The boot lay squarely on a shelf of the shelving unit where they stored shared books as well as various items that Qui-Gon had acquired or had received as gifts over the years. Obi-Wan's heart nearly stopped as he saw that the boot now lay amidst a pile of lavender glass, the shattered remnants of a crystalline sculpture of Force-sensitive glass that his first padawan had crafted for Qui-Gon upon her elevation to the knighthood. He closed his eyes and wished that he could crawl into a hole and die.

 


 

"Hello, Qui-Gon. I can guess what you're here about." Master Irina stood in the open door to her suite and gestured for the older master to come in. "Sedik is in class, so we can talk privately. He's already very upset about this matter, and I don't want to exacerbate the situation. Would you care for some tea?"

"Thank you, no. I don't want to leave Obi-Wan alone for long – he's in a bit of a fragile state at the moment."

"Which I have contributed to by forbidding Sedik to play with him, no doubt," Irina said, never one to beat around the bush.

"I would not deny that it contributed." Qui-Gon drew in a deep breath. "I don't know if you are aware of the full situation, but Obi-Wan's other friends are under the impression that he told Master Gibbons that Padawan Garen had cheated and, consequently, aren't speaking to him. Now that Sedik's been forbidden to see him, Obi-Wan has been left without any of his peers for support. And you know that within a day the story will be all over the Temple and, without anyone on Obi-Wan's side, he'll be absolutely isolated."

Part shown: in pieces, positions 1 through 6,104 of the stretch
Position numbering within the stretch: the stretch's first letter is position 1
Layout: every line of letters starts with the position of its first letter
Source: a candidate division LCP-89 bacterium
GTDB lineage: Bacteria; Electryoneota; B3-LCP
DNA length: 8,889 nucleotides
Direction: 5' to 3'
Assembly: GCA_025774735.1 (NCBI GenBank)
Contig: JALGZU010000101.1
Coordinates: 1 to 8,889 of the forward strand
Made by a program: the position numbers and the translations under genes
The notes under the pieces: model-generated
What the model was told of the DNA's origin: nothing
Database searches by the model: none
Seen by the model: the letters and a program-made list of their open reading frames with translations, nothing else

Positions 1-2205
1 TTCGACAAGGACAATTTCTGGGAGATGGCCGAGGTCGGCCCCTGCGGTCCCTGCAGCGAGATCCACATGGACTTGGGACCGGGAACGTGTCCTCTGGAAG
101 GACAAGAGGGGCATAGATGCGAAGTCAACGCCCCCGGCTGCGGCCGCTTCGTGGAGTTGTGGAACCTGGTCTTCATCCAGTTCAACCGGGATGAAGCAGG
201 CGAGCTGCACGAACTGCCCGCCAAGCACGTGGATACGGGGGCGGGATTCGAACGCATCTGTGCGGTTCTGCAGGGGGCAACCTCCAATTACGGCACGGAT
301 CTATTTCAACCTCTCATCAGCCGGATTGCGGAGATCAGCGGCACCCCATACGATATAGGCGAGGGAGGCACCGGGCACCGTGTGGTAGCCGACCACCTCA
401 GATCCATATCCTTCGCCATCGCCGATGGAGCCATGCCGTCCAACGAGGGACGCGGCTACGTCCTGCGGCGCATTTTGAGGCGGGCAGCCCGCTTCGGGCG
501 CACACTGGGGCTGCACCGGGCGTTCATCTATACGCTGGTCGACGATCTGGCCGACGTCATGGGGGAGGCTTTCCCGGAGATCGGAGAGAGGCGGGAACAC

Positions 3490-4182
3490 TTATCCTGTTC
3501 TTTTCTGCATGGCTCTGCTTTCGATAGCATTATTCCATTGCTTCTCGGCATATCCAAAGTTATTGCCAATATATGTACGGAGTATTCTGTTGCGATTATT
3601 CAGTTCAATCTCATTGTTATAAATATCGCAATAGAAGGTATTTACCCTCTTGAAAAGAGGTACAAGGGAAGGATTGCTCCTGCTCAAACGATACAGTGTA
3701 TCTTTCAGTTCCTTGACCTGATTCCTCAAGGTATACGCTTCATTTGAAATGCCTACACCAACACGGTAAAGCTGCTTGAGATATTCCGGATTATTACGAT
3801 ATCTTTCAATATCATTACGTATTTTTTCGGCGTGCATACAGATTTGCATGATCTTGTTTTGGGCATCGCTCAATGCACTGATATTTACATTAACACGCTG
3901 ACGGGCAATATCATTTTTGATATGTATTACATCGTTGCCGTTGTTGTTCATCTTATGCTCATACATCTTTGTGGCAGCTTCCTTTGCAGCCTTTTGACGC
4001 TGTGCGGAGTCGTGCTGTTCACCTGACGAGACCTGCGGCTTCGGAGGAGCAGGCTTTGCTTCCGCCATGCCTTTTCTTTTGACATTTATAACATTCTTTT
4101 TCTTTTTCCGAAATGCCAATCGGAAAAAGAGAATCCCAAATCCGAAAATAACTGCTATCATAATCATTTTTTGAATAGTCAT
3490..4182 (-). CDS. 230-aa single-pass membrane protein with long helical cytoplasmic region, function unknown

"He seems to have you firmly on his side."

"I'm his master, not one of his peers."

Irina sighed. "Look, Qui-Gon, I'm just as upset about this as you are. As often as Obi-Wan is in and out of this place, I've felt like I had a second padawan. He's a dear boy, but you can't deny that trouble follows him everywhere he goes."

Qui-Gon raised an eyebrow. "Would it help to know that I've felt the same way about Padawan Sedik on occasion?"

Irina looked indignant, opened her mouth to say something, and then closed it again and shook her head. "He is a handful." She looked at Qui-Gon sternly. "However, I get the feeling that you are inclined to laugh at their pranks. Your own pranks were practically legendary when I was a padawan."

Qui-Gon shrugged. "As long as they aren't dangerous or harmful to others, I'm inclined to be lenient. After all, they're just boys, barely more than children. Sometimes, seeing how often they handle dangerous situations and risk death, we forget that."

Irina nodded slowly. "Very well. I cannot promise anything, but I will think over the situation again and meditate on it."

"That is all that I can reasonably ask," Qui-Gon said. Bidding her good-bye, he headed towards his own rooms.

 


 

The late afternoon sun was shining through the windows in the common room when Qui-Gon entered. He found his apprentice sitting cross-legged on the meditation mat and was immediately aware that his padawan was upset about something. He sighed and removed his cloak, carefully hanging it up while noticing that Obi-Wan's own cloak was wrapped around the boy still. An unusual sight on the bookshelf caught his attention and he paused, frowning at the sight of a familiar boot sitting in the middle of the shelf. He looked back at Obi-Wan and saw the boy swallow hard. This was the source of the distress them.